Poetry

PITMOREHILL COPSE

It is not much of a hill. A smudge of yellowy brown

On the white sky, like fox shit in thin snow.

But it is a Midlands hill, brought to the plain fore

By the black, leafless copse veining the field.

Seen from this distance, the cold thicket gapes wide

Like a mouth opening to utter a muffled word

Without expression. Visible breath exhaled softly

From bones beginning to cool at their edge.

I have gone by its way many times, though not

Beyond the limits of the singletrack road,

And into its closeness. An area of myself,

I have never taken the time or courage to explore.

It is set within farmland where I cannot go,

Because the mud would clag to my already heavy boots.

And there is a bitter smell of wet bonfire smoke,

Growing like stinking ivy from within my stomach.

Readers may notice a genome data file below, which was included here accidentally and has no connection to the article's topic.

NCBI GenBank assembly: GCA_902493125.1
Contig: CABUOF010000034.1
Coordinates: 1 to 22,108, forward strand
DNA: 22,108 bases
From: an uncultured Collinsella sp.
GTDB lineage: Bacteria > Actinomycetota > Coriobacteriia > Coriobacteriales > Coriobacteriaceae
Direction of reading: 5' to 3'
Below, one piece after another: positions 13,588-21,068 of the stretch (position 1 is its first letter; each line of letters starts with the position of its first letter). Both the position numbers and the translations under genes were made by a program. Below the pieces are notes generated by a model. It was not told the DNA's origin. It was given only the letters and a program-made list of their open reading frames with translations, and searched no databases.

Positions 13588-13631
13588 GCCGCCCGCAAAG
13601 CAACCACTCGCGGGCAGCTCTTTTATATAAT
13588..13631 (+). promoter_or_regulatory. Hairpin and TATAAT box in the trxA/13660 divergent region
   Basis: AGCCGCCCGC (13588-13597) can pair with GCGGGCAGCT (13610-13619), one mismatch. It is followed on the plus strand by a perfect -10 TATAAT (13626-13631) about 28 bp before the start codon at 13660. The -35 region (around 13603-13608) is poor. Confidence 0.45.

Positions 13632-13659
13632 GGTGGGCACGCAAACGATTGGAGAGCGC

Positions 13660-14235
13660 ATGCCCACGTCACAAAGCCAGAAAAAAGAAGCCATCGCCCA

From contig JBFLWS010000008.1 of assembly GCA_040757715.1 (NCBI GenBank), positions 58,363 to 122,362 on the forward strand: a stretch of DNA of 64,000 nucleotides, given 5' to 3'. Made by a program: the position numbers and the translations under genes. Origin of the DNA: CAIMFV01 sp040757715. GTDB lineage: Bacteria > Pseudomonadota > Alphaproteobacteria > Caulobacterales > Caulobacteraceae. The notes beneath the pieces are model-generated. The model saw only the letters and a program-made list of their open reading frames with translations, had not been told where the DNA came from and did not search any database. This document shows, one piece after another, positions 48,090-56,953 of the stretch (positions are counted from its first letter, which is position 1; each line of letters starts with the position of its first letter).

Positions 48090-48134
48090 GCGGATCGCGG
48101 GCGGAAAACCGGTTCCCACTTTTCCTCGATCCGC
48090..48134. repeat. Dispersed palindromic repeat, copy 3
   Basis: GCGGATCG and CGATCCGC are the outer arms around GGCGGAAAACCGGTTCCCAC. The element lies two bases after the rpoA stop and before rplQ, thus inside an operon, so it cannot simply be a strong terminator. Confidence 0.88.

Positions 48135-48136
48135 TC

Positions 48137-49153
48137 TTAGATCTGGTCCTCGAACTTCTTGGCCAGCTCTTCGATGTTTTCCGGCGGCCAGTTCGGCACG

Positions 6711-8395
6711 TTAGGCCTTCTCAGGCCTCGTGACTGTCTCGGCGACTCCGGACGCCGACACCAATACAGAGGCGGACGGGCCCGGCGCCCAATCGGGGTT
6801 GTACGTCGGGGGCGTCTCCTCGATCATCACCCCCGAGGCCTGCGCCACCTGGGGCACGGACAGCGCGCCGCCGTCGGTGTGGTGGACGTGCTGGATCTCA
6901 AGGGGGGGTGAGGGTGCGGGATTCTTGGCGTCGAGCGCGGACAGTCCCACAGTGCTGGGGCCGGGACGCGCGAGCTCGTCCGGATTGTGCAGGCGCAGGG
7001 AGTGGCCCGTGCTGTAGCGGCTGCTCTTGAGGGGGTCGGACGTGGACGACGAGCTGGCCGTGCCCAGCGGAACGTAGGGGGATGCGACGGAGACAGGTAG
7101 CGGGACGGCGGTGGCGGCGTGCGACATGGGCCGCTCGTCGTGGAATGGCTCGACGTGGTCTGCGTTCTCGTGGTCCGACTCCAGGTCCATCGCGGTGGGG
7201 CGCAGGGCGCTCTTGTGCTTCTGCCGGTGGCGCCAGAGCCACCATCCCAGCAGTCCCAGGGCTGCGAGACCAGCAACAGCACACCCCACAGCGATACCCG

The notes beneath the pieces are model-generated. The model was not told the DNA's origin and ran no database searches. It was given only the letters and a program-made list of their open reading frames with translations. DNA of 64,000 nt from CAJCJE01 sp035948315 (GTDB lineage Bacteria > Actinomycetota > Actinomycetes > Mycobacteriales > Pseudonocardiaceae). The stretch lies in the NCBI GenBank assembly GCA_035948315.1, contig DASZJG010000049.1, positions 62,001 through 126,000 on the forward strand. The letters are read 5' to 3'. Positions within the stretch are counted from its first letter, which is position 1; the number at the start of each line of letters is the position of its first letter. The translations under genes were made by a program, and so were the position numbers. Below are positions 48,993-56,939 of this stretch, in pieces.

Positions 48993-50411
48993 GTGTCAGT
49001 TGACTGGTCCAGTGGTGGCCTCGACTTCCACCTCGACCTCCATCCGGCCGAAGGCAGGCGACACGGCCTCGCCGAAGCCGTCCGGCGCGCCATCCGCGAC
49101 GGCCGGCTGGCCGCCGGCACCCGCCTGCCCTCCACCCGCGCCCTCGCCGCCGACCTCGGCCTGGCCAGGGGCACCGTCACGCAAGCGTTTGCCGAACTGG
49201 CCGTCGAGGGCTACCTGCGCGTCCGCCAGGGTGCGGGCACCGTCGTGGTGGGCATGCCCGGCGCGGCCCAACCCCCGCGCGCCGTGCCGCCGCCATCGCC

But if the air was clear and a little warmer,

And my senses open to the hidden earth,

I would smell the lush mulch of the copseā€™s leaves

Across clum fields and the fresh soil furrows.

The boundaries there impose a mystery within the spindles

Of white birch, oak, ash, and grey hawthorn,

Cushioned in the dead green darkness

Of the sitka spruce plantation. But perhaps it is like

The stand by Foalfoot Spinney, where blue plastic tubs

Drip feed pheasant chicks enclosed by chicken wire;

Or down by Moorwell Leys, where the badger pauses

To think, and stickies her saliva with slugs.


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